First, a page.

Variables can be declared immediately prior to use anywhere in the script. And this can be done in several ways, as shown in the example below:

var text; // declare a variable named 'text', now its value is null

// declaration with setting the value
var text = "John";
var my_number = 123;

// by creating a new object of a given type
var str = new String("New text string");

Text can be placed in single or double quotes.

When a value of the variable can’t be determined (for example in case of division by 0), the returned result will be infinity.

The type of variable after its initial declaration is automatically determined.

The operator typeof(my_variable) returns a type of variable given in parentheses:

document.write(typeof(true)); // boolean

In this example, we check if given name is the name of a function or not:

if (typeof foobar !== 'function') {
    alert("foobar is not a function");
}

We can also easily check the type of object component:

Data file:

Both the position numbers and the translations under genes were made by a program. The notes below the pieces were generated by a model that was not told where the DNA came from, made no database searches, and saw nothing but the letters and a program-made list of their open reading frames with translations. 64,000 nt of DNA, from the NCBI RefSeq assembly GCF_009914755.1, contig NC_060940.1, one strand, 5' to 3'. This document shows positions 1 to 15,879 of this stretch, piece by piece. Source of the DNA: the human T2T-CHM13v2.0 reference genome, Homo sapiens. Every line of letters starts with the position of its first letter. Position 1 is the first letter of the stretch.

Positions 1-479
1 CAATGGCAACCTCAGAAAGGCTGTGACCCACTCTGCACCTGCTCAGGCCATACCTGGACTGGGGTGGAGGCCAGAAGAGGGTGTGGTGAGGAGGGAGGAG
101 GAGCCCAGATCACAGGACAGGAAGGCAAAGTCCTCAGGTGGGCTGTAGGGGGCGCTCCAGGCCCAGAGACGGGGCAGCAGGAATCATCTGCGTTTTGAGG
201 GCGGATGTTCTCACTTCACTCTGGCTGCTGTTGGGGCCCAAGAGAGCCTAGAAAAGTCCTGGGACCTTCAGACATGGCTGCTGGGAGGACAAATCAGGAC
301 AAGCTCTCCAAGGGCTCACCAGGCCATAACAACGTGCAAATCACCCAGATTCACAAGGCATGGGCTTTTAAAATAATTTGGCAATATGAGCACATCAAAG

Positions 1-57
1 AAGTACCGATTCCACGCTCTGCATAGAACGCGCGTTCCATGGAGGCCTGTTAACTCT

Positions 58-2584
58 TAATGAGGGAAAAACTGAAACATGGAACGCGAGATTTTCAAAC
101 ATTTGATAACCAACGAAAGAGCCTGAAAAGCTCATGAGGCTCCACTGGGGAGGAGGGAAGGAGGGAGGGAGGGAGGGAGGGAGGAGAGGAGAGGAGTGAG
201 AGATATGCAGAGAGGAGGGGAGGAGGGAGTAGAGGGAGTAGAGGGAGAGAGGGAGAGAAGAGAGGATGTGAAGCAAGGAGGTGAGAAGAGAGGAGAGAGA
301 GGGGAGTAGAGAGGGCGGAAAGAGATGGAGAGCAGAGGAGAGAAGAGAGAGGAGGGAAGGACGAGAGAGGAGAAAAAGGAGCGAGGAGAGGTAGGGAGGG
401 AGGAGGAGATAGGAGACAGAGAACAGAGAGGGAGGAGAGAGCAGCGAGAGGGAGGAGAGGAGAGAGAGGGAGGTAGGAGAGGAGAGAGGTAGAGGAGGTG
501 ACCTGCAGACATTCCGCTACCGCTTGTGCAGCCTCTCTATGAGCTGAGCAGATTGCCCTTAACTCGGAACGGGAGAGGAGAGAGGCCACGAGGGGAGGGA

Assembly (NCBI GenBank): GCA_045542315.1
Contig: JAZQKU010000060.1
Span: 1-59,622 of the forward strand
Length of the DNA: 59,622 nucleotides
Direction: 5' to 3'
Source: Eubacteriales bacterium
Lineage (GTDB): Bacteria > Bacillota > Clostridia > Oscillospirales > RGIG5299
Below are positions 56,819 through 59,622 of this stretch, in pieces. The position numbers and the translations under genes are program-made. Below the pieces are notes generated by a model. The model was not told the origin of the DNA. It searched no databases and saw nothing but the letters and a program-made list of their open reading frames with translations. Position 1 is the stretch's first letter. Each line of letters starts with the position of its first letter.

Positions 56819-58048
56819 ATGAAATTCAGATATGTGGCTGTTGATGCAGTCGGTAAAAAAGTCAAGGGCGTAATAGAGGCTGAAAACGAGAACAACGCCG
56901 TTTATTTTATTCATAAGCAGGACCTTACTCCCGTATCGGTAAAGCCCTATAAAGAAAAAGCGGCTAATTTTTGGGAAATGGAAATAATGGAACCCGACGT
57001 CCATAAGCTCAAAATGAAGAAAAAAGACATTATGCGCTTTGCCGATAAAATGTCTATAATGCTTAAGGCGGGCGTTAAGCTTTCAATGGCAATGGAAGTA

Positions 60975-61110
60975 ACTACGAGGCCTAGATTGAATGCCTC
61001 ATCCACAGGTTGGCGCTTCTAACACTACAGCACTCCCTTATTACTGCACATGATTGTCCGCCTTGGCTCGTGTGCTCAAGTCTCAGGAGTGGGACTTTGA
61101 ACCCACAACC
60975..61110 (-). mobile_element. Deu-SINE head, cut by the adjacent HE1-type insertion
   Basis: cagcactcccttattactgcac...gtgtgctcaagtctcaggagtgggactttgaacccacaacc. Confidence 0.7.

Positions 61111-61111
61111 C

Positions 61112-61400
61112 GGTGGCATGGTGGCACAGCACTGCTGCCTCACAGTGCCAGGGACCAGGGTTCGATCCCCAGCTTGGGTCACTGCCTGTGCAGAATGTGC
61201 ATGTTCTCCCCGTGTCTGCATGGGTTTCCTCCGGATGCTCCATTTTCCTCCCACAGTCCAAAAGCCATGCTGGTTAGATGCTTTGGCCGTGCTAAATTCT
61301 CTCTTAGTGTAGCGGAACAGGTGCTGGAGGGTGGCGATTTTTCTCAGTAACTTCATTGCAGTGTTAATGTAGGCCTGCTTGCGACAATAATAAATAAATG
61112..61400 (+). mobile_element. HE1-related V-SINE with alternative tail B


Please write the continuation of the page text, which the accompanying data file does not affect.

// returns the name of component type
alert(typeof object_name.element_name);

Additional functions for working with types

The isNaN() function checks whether the argument doesn’t contain the NaN value (Not a Number).

Therefore:

isNaN(25) – returns false (25 is a number)

var a1 = “x”;
isNaN(a1) – returns true (argument is not a number )

In addition, we have (very useful in some situations) functions, which allow us to extract numeric values (Integer or Float) from expressions, for example:

parseInt(5e1) – returns 5
parseInt(-21a) – returns -21
parseFloat(-2.3) – returns -2.3
parseFloat(-12.1+5) – returns -12

Literals and the \u – express it in Unicode!